Steely Dan, number 2 on my Top 4 of Best Groups in the Entire World of All Time!
The music from Steely Dan i got to know about from my eldest sister, Marja. I’m not sure about the exact date, but yeah, it could have been from the very start, 1972, the year Steely Dan released their first album, Can’t Buy A Thrill. I do remember an assignment i got in the first or second year of high school, when i was twelve or thirteen years old, make a new cover for an album. I choose Countdown To Ecstacy, the second album from Steely Dan. I already had this album at this time. So yes, at this age i was buying Steely Dan’s albums already.
I don’t remember this though. I do know i did this. My sister left the house and took with her all her albums. I must have been ten or eleven, 1974 or 1975. I also bought Pretzel Logic and Katy Lied. Really, both Countdown To Ecstacy and Pretzel Logic were not my faves, but i did love Katy Lied. Or in my mind, the Song of Katy. The English word lied means song in Dutch.
I also loved The Royal Scam, 1976. I remember playing this album over and over again. I loved Haitian Divorce of course, but also the other songs.
Aja was the last Steely Dan album i bought. 1977. I was thirteen years old. This was right before my big turnaround and discovery of my own music taste. Nina Hagen, the Specials, the Selector, the Police were all all around the corner waiting for my discovery. But Aja was still in my music time so much influenced by my sister.
Years later i read about an English band called Deacon Blues. They had named themselves after the greatest song of all time, by Steely Dan. I had no idea.
I liked Steely Dan around that time. I enjoyed many songs. My fave albums were their first one, Can’t Buy A Thrill, their fourth one, Katy Lied and their fifth and sixth one, The Royal Scam and Aja. But after 1977 i was enchanted by a whole new musical world. New wave. Post punk. I went to see a lot of bands. Eyeless in Gaza. Nick Cave, who i saw four times performing in Rotterdam. The first half of the 80s, with me growing up from 16 years old till i’m 21, that first half was my most excellent music time. No Steely Dan then.
In the 90s i sometimes listened to Steely Dan once again. The Eagles – my other former fave 70s band – were firmly directed to a lower tier area, to be ultimately neglected for good. But the Dan, they were rising slowly. I still had all their albums. Nobody i offered my old albums to when i was around 16 years old was tempted to buy any of them.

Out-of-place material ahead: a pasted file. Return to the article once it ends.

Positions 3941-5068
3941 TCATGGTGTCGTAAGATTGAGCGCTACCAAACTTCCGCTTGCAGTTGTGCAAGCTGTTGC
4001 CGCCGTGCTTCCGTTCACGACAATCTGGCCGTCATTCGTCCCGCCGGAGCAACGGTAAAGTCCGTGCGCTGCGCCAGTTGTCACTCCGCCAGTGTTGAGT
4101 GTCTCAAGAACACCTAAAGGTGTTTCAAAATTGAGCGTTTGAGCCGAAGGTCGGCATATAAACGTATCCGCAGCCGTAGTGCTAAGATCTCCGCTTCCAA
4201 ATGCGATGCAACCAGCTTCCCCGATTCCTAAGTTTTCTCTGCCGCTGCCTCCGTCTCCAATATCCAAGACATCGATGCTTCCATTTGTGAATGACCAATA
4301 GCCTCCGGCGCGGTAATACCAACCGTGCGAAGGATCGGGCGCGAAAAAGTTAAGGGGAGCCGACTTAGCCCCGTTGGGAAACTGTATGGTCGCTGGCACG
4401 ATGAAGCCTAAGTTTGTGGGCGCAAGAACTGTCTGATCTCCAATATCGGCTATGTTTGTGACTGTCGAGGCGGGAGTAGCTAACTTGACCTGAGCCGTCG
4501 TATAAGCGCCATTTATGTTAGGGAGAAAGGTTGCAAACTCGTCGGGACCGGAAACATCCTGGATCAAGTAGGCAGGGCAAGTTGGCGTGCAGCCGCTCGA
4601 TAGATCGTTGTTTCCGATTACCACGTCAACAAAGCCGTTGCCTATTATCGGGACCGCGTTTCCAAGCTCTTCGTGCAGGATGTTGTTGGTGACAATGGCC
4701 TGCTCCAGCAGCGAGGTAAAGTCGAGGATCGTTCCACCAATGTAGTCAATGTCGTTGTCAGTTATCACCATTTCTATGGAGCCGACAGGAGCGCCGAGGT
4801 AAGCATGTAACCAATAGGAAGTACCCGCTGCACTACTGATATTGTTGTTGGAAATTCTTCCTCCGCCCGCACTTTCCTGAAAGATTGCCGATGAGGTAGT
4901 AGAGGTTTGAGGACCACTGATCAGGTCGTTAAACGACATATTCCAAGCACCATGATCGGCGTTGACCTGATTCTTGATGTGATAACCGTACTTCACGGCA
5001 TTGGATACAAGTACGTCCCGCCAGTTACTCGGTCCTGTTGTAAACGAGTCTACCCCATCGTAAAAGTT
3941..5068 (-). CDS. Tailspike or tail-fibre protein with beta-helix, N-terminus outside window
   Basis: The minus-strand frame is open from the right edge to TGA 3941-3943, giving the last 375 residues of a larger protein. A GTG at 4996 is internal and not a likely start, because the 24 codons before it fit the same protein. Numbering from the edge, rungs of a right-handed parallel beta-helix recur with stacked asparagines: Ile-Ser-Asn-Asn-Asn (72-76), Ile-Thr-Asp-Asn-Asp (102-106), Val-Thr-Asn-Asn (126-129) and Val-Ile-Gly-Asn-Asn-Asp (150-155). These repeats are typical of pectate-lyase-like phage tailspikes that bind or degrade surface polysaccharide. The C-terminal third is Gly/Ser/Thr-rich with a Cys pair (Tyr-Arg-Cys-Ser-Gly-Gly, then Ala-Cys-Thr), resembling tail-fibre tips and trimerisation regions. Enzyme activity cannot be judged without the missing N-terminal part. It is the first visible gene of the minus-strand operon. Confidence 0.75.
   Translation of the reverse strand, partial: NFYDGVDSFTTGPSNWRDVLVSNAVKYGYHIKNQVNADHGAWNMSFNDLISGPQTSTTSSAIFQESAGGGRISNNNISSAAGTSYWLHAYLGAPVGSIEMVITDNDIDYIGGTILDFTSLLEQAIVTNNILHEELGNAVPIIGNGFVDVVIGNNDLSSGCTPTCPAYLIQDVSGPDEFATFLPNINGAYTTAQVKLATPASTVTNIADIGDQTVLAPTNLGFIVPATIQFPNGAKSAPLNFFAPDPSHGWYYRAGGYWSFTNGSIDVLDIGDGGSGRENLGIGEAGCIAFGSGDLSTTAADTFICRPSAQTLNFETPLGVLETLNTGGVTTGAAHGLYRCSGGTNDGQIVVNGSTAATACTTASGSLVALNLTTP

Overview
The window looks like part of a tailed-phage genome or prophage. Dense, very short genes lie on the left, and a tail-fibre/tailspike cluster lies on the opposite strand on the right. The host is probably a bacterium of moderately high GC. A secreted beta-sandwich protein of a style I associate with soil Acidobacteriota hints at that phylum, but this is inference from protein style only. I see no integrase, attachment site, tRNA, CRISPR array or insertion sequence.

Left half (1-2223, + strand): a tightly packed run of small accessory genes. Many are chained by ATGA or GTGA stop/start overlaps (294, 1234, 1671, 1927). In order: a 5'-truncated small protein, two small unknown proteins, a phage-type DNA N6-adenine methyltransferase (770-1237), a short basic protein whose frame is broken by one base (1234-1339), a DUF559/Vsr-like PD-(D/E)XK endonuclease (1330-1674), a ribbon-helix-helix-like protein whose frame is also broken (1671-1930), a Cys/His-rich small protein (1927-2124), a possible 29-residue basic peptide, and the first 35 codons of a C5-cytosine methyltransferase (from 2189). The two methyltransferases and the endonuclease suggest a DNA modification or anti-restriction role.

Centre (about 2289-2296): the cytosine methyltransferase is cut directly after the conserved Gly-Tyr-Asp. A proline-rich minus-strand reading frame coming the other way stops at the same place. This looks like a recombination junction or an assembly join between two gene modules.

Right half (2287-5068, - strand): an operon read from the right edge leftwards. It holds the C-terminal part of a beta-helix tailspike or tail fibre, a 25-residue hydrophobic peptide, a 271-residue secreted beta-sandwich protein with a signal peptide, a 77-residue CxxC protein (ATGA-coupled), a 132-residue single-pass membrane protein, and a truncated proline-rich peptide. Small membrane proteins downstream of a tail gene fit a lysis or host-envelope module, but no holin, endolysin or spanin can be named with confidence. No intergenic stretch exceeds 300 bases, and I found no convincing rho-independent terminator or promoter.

I just checked to see if i had any Steely Dan albums in my iTunes list. Yes! I’m happy to say. This was before Spotify, which i started using in 2010. From that time i have worked on making my ultimate mixtape, which features many of Steely Dan’s songs. After today even more! I realized over the past five years that Steely Dan was creeping up my appreciation ladder, until a year or so ago, when i realized they were settling in at number 2.
I don’t even know all their albums. This week i will listen to the ones i have, and hopefully also the ones i don’t have. There are still many layers i need to uncover, many details i need to uncover in their music and their lyrics. Exactly what i wish for in any music.
Steely Dan’s lyrical subjects are diverse, but in their basic approach they often create fictional personae that participate in a narrative or situation. The duo have said that in retrospect, most of their albums have a ‘feel’ of either Los Angeles or New York City, the two main cities where Becker and Fagen lived and worked (see below). Characters appear in their songs that evoke these cities. Steely Dan’s lyrics are often puzzling to the listener, with the true meaning of the song “uncoded” through repeated listening, and a richer understanding of the references within the lyrics. For example, in the song “Everyone’s Gone to the Movies,” the line “I know you’re used to 16 or more, sorry we only have eight” refers not to the count of some article, but to eight-millimeter film, which was lower quality than 16 mm or larger formats, underscoring the illicitness of Mr. Lapage’s (assumedly pornographic) movie parties.
Thematically, Steely Dan creates a universe peopled by losers, creeps and failed dreamers – often victims of their own obsessions and delusions – and frequently suggests the moral reckoning that is due them. These motifs are introduced in the Dan’s first hit song, “Do It Again” – where we hear of a murderous cowboy who beats the gallows, a man taken advantage of by a cheating girlfriend, and an obsessive gambler, all of whom are unable to command their own destinies; similar themes of being trapped in a death spiral of one’s own making appear throughout the corpus of their catalog. Other themes are also present, such as prejudice, aging, poverty and middle-class ennui, and are typically seen from an ironic and detached perspective. The moral point-of-view expressed in Steely Dan songs reinforces traditional values, that substance abuse and sexual promiscuity lead to ruin.
This evening i listened to Aja. It gave me chills, listening to these familiar songs once again. Wonderful. Once i go to bed i will watch the Classic Album episode about Aja.
And tomorrow i will sing a song from Steely Dan. Not sure which one. Not yet. Do It Again? Perhaps?
Enjoy the music!